Interview with the Awardee
How did you come across the call for the EMS TF Award?
A tweet from the EMS Twitter account.
How did you decide on a scientific career in meteorology? Were you interested in weather already as a child?
I had interests in many sciences as a child. There’s not a particular event or moment when I decided I would be a meteorologist that I can easily point to. I was studying geology as an undergraduate, but I felt more satisfied studying the weather.
What do you think about the role of journalists in raising public awareness and disseminating scientific findings to the public?
Most people get their news from media sources, particularly online. Therefore, it’s important that journalists be able to communicate clearly and accurately new discoveries in science, including being able to distinguish science from pseudoscience to their audiences. Journalists who can communicate uncertainty among the scientific disciplines to the public without losing the public’s confidence in scientists and science is also a highly desired skill. It’s heartening to see more web sites for news sources having a dedicated science column, perhaps with some clever scientific infographics and other new means of presenting scientific data to the public. But, the responsibility also falls on scientists to be able to communicate their results to non-specialists in science, to help the journalists understand the science. It works both ways.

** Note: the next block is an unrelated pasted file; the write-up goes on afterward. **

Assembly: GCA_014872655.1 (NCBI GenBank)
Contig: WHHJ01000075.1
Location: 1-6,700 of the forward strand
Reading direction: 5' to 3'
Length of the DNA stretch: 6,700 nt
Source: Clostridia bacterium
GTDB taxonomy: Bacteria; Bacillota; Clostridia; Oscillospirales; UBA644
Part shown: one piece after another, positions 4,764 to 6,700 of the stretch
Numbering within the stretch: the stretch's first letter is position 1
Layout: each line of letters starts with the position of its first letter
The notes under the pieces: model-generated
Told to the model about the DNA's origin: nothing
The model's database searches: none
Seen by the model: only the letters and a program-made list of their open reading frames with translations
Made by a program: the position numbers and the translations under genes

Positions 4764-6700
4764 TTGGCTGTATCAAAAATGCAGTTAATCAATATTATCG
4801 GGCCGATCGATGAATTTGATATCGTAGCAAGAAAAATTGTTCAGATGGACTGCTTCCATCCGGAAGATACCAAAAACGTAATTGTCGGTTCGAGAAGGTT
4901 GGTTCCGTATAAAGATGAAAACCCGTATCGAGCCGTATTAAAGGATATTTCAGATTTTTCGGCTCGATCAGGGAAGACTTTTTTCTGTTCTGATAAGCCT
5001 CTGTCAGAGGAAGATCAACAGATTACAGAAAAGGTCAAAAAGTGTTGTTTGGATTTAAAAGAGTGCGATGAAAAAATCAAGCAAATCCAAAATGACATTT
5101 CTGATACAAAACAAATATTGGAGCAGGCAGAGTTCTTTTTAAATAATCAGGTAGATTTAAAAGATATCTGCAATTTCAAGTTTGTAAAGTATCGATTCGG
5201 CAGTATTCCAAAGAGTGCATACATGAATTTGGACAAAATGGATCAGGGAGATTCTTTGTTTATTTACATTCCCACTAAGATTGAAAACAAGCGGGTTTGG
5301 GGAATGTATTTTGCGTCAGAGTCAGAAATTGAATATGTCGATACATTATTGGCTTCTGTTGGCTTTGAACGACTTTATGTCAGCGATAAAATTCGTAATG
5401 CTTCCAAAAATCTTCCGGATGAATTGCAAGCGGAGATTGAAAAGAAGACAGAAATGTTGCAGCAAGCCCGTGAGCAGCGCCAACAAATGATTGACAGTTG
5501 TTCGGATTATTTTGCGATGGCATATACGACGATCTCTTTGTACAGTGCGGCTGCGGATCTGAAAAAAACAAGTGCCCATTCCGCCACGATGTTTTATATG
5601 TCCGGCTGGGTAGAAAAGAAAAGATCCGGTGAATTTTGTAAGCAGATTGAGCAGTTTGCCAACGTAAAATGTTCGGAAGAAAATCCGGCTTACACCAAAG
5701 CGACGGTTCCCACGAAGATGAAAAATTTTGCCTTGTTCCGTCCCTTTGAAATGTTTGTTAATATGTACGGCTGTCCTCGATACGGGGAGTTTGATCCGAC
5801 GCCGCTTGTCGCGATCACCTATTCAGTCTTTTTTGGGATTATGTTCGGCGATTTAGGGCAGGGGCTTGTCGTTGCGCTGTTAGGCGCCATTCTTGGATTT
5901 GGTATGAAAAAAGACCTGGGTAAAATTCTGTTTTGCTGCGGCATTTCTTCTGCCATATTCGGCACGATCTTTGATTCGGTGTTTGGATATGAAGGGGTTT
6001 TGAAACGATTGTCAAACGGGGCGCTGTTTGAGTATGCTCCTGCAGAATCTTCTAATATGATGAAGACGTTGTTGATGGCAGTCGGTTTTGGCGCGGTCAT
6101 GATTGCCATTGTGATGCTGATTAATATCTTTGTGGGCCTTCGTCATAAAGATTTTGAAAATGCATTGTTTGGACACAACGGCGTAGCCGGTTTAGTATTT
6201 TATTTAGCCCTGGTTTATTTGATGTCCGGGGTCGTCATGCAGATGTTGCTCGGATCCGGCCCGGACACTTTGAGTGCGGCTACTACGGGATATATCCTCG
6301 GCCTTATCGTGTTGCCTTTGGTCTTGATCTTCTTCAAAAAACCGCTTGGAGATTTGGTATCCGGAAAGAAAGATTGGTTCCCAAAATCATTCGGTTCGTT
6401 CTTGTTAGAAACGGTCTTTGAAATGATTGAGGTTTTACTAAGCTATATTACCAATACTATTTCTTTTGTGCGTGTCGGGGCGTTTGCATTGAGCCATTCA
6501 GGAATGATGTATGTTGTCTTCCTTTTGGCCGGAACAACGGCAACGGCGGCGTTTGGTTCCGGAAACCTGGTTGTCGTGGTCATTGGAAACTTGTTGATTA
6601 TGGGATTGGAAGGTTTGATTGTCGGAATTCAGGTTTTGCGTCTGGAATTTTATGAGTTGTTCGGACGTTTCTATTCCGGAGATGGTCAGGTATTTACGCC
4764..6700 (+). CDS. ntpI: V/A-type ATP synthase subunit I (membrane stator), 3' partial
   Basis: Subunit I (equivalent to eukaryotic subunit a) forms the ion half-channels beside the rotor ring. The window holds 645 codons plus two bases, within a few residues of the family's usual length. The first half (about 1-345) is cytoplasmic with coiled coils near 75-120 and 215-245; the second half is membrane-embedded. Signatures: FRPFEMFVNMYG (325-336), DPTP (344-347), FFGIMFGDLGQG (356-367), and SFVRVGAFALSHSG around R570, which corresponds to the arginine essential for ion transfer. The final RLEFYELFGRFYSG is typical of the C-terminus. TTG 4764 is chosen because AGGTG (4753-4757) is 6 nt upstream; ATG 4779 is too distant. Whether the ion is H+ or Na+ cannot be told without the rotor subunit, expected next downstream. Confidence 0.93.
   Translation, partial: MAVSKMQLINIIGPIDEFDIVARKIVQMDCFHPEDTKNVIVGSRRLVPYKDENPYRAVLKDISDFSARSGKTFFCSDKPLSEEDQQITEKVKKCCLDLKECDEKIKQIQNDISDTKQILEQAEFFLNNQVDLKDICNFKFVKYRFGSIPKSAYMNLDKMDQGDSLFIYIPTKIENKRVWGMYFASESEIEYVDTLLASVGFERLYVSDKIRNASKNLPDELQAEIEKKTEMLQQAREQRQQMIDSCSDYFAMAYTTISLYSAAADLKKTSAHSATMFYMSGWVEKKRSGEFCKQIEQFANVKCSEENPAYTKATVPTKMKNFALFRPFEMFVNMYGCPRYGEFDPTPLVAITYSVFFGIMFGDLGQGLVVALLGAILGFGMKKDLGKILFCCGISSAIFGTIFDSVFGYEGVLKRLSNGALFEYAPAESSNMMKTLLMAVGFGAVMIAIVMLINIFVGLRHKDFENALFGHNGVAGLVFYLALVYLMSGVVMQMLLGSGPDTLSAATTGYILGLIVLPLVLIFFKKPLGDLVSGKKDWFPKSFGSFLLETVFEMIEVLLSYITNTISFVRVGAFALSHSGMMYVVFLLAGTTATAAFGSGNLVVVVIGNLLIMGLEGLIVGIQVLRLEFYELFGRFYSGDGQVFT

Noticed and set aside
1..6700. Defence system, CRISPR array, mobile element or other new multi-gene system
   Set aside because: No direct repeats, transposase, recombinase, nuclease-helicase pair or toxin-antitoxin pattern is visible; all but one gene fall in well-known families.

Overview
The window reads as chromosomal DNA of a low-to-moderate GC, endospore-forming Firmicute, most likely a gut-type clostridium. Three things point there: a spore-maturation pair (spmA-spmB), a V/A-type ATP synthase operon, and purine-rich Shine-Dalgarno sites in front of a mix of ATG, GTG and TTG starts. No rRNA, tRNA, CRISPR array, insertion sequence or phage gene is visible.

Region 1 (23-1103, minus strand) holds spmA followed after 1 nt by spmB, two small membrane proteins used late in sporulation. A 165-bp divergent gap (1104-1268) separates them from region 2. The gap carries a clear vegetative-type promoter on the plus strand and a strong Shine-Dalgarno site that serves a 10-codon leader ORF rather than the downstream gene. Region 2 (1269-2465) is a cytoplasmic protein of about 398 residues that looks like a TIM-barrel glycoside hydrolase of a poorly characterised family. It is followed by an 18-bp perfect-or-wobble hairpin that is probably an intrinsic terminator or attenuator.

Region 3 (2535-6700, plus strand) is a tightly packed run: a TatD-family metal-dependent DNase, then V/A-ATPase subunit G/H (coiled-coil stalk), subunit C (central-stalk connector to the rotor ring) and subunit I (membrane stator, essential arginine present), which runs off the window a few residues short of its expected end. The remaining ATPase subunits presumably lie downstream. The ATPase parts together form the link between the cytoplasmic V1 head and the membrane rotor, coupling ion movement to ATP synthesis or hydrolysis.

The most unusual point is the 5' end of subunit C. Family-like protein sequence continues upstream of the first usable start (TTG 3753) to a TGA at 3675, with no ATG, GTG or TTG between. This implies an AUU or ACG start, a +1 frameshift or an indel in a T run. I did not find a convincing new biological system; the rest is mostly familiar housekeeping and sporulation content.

How important are communication skills for a scientist?
Having written a book about communication skills for scientists (Eloquent Science: A Practical Guide to Becoming a Better Writer, Speaker, and Atmospheric Scientist), I am a strong believer in the importance of communicating science clearly and understandably to all audiences. In part this is because I felt that I struggled with writing myself in my schooling, as well as early in my career. Anyone can be taught to be a better writer.
Who were your role models in scientific community?